Renewed calls for church to be part of Royal Commission

Fr Magnus Murray was allowed to continue as a priest, including contact with children, for nearly...
Fr Magnus Murray was allowed to continue as a priest, including contact with children, for nearly two decades after concerns about his offending emerged.

A paedophile priest who left a trail of victims in his wake was allowed to continue as a man of the cloth for nearly two decades after his offending was revealed to the Bishop of Dunedin. 

Survivors say it shows why the Catholic Church should be part of a Royal Commission into historic abuse. Chris Morris investigates.

Victims of a paedophile priest in Dunedin are renewing calls for a Royal Commission into historic abuse to include churches, amid suggestions their abuser's eventual prosecution revealed only the tip of an iceberg.

An ODT Insight investigation has spoken to victims of Fr Magnus Murray, who in 2003 pleaded guilty to 10 charges relating to historic offending against four boys from 1958 to 1972 in Dunedin.

Two of the boys have said they are aware of other victims of Fr Murray who remain unwilling to come forward, in Dunedin and further afield.

One of the men said his own younger brother was among the victims, while the other knew of four boys from his class who had never spoken up.

He estimated at least 15 boys across the Taieri could be victims of Fr Murray - a figure neither the church, nor police, disputed.

"I know of all sorts of people who haven't come forward. The actual case would be four times the size of what went to court.

"That's how bad he was,'' the victim said.

Detective Mark Lodge, of the Dunedin Police Child Abuse Unit, who investigated Fr Murray, also believed there were more victims out there.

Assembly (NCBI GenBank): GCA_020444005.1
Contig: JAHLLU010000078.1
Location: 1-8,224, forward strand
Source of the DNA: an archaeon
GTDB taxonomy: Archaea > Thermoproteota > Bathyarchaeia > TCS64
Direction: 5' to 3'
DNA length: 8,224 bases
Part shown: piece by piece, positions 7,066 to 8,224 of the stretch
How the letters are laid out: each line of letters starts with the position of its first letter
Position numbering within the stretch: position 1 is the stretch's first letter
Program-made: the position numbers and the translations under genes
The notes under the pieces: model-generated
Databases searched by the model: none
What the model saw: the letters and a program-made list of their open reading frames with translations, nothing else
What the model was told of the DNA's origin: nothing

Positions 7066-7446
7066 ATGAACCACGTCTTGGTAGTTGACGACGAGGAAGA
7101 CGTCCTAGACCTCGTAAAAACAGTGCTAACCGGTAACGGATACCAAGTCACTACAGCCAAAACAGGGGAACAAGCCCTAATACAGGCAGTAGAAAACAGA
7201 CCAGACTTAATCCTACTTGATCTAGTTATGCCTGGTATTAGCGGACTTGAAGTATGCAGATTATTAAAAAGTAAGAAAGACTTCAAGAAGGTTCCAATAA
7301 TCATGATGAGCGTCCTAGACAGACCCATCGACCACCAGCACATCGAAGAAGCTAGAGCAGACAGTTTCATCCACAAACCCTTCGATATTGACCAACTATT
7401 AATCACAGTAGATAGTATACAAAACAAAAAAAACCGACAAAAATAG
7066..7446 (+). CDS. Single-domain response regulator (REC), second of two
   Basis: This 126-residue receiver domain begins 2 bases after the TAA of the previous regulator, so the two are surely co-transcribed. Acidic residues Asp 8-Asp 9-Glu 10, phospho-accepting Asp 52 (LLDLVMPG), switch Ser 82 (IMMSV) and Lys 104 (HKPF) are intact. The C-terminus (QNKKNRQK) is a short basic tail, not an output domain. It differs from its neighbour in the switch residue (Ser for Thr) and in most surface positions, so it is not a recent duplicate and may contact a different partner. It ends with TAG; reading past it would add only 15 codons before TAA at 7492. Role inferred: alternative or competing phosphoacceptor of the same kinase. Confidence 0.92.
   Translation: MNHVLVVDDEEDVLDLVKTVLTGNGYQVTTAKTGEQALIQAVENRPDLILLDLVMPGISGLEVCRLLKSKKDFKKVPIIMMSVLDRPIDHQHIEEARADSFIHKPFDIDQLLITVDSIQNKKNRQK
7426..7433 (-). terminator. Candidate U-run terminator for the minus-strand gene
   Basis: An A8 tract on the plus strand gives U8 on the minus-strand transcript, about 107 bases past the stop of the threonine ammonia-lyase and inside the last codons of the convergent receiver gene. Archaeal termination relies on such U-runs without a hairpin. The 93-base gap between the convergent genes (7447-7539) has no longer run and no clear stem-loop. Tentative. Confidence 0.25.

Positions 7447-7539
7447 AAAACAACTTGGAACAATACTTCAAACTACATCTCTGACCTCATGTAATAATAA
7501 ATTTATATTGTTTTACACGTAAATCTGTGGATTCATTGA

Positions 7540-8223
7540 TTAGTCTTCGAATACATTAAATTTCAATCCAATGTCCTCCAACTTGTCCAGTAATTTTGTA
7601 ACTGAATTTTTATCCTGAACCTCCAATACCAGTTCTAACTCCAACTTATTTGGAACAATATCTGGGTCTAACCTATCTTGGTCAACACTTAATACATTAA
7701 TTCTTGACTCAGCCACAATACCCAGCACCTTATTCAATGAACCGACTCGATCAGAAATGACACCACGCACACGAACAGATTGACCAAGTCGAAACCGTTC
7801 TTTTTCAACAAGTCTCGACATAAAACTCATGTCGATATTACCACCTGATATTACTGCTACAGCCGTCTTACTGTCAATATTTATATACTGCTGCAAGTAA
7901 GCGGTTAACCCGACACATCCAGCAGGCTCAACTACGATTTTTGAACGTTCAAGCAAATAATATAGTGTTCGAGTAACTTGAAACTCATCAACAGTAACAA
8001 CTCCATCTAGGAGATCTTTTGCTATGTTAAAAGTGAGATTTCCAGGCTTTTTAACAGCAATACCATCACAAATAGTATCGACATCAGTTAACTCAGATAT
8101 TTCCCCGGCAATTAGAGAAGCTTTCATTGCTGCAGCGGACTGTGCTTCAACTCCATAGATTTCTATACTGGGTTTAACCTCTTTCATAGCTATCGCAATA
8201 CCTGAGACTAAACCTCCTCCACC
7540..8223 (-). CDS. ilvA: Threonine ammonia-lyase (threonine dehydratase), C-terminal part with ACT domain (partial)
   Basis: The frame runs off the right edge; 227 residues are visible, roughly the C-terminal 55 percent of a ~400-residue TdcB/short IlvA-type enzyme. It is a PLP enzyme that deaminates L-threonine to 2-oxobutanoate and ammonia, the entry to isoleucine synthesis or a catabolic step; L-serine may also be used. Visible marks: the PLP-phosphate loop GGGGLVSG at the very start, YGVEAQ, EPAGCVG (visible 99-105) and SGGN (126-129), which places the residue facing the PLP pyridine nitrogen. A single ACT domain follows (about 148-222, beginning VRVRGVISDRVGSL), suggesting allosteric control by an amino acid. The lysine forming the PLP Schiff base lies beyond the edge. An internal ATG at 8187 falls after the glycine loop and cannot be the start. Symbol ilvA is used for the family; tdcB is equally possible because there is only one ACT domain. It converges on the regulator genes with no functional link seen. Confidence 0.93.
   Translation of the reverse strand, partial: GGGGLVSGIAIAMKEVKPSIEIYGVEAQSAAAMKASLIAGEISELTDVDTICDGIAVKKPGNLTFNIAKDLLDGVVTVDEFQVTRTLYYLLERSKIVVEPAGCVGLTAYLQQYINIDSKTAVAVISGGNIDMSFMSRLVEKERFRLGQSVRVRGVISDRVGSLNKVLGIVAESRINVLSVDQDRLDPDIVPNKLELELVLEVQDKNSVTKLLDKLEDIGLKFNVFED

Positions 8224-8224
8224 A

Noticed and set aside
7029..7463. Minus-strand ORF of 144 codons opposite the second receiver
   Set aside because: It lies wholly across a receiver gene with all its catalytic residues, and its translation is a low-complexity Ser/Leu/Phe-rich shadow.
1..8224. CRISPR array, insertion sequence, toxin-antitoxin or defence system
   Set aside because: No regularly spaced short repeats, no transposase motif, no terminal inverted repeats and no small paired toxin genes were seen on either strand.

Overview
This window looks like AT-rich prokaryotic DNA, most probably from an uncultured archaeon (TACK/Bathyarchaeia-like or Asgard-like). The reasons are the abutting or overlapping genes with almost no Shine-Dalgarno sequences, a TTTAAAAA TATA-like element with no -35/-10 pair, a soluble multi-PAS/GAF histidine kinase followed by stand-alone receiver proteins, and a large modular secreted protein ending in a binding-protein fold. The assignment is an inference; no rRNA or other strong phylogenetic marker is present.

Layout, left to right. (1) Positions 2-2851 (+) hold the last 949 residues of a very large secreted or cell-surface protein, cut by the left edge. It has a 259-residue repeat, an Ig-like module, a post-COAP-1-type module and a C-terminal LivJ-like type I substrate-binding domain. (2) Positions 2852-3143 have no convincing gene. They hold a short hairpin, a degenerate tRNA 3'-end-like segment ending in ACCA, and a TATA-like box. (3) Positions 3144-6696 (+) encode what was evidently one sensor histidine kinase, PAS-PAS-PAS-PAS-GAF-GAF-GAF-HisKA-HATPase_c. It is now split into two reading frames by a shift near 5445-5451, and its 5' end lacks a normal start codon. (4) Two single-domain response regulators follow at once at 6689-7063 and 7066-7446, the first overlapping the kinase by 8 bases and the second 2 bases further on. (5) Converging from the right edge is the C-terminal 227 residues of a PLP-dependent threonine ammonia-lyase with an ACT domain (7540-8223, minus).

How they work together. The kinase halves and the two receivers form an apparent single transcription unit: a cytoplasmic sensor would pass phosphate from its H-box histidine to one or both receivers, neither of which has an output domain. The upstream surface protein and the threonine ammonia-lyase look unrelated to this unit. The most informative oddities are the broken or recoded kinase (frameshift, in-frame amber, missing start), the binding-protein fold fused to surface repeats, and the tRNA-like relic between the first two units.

"I don't think he would have stopped at four boys in Dunedin.

"I think we'd be sticking our heads in the sand to assume that was all there was.''

The church's handling of Fr Murray is also being questioned again by his victims, who want the upcoming Royal Commission expanded to include churches.

The Government is yet to confirm the scope of the inquiry, but draft terms of reference limited it to institutions run directly by the State or where it outsourced care to non-state institutions.

But pressure is mounting amid bombshell revelations within the Catholic Church, overseas and in New Zealand.

That included the resignations of prominent United States cardinal Theodore McCarrick, amid historic abuse allegations, and Archbishop of Adelaide Philip Wilson, who was convicted of concealing child abuse by another priest.

In Auckland, prominent Catholic priest and theologian Fr Michael Shirres has also been exposed by The New Zealand Herald as a self-confessed paedophile.

When Fr Murray was convicted in 2003, the court was told his offending had ceased in 1972, when he was sent to Australia by Dunedin Bishop John Kavanagh for treatment.

In Sydney, he was supposed to be supervised by Archbishop James Carroll, but ODT Insight has found he was soon welcomed back into the fold, ministering to the community while there.

He returned to New Zealand in 1976 and continued as a priest in the North Island, endorsed by Bishop Kavanagh, until 1990, when he retired as fresh allegations swirled from his time in Waihi and Ngaruawahia.

Hamilton Bishop Edward Gaines, then responsible for Fr Murray, has since died, and the Hamilton Diocese had no record of a formal complaint up until 2003.

It would not discuss any complaints received since then, but confirmed Bishop Gaines had asked Fr Murray to retire in 1990.

Auckland Bishop Pat Dunn said he understood Fr Murray was asked to retire because of fresh complaints.

Monsignor John Harrison, of the Catholic Diocese of Dunedin, has defended the church's handling of Fr Murray, saying it was consistent with the processes and understanding of the day, both of which have since changed.

But he also had "an open mind'' about the church's inclusion in the Royal Commission, as well as the likelihood of more victims of Fr Murray.

"If there's one or two, there must be a trail there somewhere,'' he said


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